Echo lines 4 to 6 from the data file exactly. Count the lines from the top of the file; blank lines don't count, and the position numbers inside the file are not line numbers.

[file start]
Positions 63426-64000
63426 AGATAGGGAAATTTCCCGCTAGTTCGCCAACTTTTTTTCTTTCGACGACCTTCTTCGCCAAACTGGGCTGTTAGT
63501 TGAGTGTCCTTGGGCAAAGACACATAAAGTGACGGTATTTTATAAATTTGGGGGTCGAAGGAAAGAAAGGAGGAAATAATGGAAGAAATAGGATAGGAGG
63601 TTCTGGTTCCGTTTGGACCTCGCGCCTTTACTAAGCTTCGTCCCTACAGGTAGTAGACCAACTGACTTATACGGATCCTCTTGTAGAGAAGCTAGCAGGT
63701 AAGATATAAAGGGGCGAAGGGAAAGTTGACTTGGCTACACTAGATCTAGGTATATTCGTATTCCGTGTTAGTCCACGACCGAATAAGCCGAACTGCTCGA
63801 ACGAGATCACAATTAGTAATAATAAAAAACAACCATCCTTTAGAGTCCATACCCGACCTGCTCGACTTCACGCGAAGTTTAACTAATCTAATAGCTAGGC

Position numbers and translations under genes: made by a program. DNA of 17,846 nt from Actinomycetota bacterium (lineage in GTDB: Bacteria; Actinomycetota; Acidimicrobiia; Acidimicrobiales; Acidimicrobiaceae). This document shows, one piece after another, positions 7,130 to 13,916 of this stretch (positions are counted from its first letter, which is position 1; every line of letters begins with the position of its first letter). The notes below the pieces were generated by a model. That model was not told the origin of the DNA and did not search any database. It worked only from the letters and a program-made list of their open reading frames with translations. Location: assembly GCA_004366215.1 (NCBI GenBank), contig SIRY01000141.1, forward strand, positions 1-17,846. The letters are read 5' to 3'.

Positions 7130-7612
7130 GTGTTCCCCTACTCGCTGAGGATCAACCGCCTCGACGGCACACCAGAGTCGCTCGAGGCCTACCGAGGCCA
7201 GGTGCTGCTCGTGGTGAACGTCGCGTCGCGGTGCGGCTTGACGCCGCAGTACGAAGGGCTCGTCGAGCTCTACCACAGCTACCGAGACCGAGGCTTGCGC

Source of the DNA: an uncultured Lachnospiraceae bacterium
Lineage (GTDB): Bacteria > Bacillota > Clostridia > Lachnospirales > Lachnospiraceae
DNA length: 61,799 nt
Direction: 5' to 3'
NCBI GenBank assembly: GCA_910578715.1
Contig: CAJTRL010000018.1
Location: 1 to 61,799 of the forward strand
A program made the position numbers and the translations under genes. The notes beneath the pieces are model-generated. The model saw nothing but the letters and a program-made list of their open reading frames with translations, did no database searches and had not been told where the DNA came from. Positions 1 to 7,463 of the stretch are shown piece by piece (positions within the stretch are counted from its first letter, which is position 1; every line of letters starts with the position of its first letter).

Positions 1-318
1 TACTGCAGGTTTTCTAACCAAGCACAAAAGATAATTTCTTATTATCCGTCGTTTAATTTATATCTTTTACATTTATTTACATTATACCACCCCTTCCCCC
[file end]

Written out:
63601 TTCTGGTTCCGTTTGGACCTCGCGCCTTTACTAAGCTTCGTCCCTACAGGTAGTAGACCAACTGACTTATACGGATCCTCTTGTAGAGAAGCTAGCAGGT
63701 AAGATATAAAGGGGCGAAGGGAAAGTTGACTTGGCTACACTAGATCTAGGTATATTCGTATTCCGTGTTAGTCCACGACCGAATAAGCCGAACTGCTCGA
63801 ACGAGATCACAATTAGTAATAATAAAAAACAACCATCCTTTAGAGTCCATACCCGACCTGCTCGACTTCACGCGAAGTTTAACTAATCTAATAGCTAGGC